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2014-10-07 02.22.06a

Time away from the corporate world has given me a bit of perspective on things – where we’ve been, and where we’re going, from a technological perspective. I see this huge push towards “web-ifying” everything – all data and processes should be on the web, and all data should be in the cloud. All webpages should be heavy with graphics (to get people’s attention) and ads (to generate revenue). We should have all data at our fingertips 24/7, so the growing consensus goes. Heaven forbid if your company isn’t moving in this direction – you don’t want to be left behind, do you? Let’s get rid of that old AS/400 or iSeries or mainframe, let’s get something new! (By the way, if you have an old AS/400 lying around that you’d like to get rid of, I’ll gladly take it off your hands!)

While making access to data 24/7 on as many platforms as possible isn’t a bad thing at all, there’s a price to pay when you wrap data up in layers of HTML, XML, Javascript, images, etc., that we often don’t notice. I just finished a prototype application for a friend – all it does is issue a simple SQL query, return and display data – and she was stunned at how fast the thing worked. The response time was well under a second. Her comment was that she usually had to wait several seconds for data to be returned from a web query. It’s a so-called “green screen” CRUD (create/read/update/delete) application, written in C for Linux. It’s blazingly fast because it doesn’t load anything she doesn’t need to see – no graphics, fancy fonts, ads, HTML markup. No time wasted rendering data. Just text data and prompts – and it’s very clear what’s being displayed. (If you want to see pictures, just scroll down in my timeline to earlier in the week.) In short, it’s clean and simple. If you want to know what Steve Jobs, the legendary genius who headed Apple for years, thought about this approach, you can read about it here.

I know what she means. How long does it take for Facebook to completely load a page when you navigate to another page? 10, 15 seconds? Longer? Ever looked at the size of the page that just got loaded into your browser? I was stunned when I looked – this page, not including images or any other scripts being loaded, took up 512K! Now you know why Facebook takes so long to come up in your browser!

We spend lots and lots of money buying faster and faster computers to run even more bloated versions of Windows and web pages and sites full of ads and images and videos that we hardly even pay attention to anymore, because they’re so ubiquitous. We hardly notice how slow everything is getting, except to call our ISP and complain, maybe ask for an upgrade to the next higher speed. Most cell phone providers, of course, have capitalized on this, charging us for every gigabyte of bandwidth over our puny limits. Meanwhile, we ask “why is XXX web site so slooooow?” Blame it on Windows – sure, it bears part of the blame. After all, Internet Explorer has perhaps the slowest HTML rendering engine and the slowest Javascript interpreter on the planet! But when you have to download half a megabyte of data, plus images, for a website, the fastest operating system and browser in the world isn’t going to help much.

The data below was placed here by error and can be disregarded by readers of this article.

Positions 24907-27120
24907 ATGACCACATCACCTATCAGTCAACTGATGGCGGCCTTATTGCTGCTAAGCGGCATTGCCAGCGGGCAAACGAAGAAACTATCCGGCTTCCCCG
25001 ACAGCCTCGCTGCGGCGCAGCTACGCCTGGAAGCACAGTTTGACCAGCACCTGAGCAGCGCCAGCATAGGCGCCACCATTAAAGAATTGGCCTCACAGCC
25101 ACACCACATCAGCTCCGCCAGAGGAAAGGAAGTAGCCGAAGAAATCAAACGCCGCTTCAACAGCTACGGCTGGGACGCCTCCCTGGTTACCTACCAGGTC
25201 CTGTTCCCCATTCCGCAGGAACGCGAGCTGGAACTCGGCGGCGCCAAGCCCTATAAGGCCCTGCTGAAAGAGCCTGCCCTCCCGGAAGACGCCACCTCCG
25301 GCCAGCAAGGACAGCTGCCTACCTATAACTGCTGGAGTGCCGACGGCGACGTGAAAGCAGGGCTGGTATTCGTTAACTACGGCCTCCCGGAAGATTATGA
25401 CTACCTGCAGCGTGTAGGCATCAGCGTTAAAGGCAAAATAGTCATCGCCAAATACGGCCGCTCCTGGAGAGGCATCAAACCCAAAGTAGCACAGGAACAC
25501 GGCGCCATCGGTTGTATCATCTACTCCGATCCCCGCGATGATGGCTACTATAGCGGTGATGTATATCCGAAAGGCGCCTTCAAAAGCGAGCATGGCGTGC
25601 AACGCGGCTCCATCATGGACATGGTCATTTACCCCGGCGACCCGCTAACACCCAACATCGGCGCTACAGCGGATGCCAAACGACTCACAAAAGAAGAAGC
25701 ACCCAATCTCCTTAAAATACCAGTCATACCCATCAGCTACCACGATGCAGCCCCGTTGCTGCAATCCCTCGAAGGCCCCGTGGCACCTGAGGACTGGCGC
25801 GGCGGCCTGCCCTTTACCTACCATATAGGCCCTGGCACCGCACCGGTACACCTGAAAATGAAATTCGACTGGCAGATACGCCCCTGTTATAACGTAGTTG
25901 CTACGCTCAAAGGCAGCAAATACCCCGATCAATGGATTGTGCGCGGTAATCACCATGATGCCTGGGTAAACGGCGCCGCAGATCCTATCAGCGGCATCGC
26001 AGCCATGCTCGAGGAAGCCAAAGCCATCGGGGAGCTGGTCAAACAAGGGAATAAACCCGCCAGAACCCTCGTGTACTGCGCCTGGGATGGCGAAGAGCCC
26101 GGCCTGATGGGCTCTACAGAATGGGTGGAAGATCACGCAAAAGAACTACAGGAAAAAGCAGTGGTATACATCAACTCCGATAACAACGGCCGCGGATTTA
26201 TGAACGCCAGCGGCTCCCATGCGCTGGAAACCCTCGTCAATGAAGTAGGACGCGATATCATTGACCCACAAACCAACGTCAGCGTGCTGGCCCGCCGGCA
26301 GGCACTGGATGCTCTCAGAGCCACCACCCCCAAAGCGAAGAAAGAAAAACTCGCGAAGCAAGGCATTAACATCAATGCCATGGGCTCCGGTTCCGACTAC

And now you know why 70% of Fortune 500 companies still have mainframes – Big Iron, as they’re called, and they’re not going away anytime soon. Those oh-so-unsexy green screens are still blazingly fast compared to a browser, and in the mainframe/miniframe world, you can have pretty tight control over what applications people use. At a company I know, the Operations folks looked at just how much time was spent on Facebook and Twitter (just to name a few), watching videos on YouTube, and online shopping and the like. I don’t remember specific numbers, but the amount of time not working was astounding! Sure, we all need a break every now and again, but when people spend half their workday posting on Facebook and Twitter, watching (adorable, admittedly!) cat videos and other non-work stuff, maybe they should only be employed part-time!

I used to work for a company long ago that would restrict the use of non-work applications to certain times of the day. From 8-5, Monday through Friday, they were blocked. Any other time, feel free. They ran Linux in text mode on every desktop, and when a user logged in, they saw a menu of apps they could run. And stuff got done! The apps were FAST and lean, and people started bragging about how much they got done at the end of the day. They could even do Facebook and Twitter in text mode on their desktops. You’d be amazed at how much you can do in Facebook or Twitter with just text.

Is the green screen for everyone? Of course not – but for a lot of businesses, customer service, dispatch, and the back office all run on the green screen, and for good reason.

On this, the morning after the terrible shootings in Tucson, Arizona, many of us rise with thoughts of sympathy and compassion for the victims, of sorrow and support for their families, and prayers for healing for those for whom the scars of that morning’s events will forever be carried in their bodies, hearts, and souls.  I know that my first thought was to check the news, to hope for even a slight improvement in Gabby Gifford’s condition, and then to pray for all of the shooting victims, and I’m sure that many of you did the same.  For those who died, I pray that they came to the knowledge of the astonishing power of the saving grace of our Lord Jesus before their lives were snatched away so unexpectedly.

But there are others who need our prayers just as much – those who perpetrated this tragedy and their families.  Prayers of support for the families, and prayers for repentence and for the knowledge of the One who has filled the hearts of so many throughout history with the incomparable love of Christ Jesus for the perpetrators.  “For [there is] one God, and one mediator between God and men, the man Christ Jesus; Who gave himself a ransom for all, to be testified in due time.” (1 Timothy 2:5-6), “Neither is there salvation in any other: for there is none other name under heaven given among men, whereby we must be saved.” (Acts 4:12)  For the man whose heart has been infected by hate, there is but one cure, the man Christ Jesus.  For the man who has said “No, I won’t trust in God”, his path will undoubtedly bring him to a point where he has little other choice.  I pray that God touch this man’s heart and mind so that he may come to a knowledge of and a belief in Jesus, for as James 4:14 says, “How do you know what your life will be like tomorrow? Your life is like the morning fog–it’s here a little while, then it’s gone.”  And for the man who dies unsaved, the Bible is quite clear about their fate, and that fate is forever.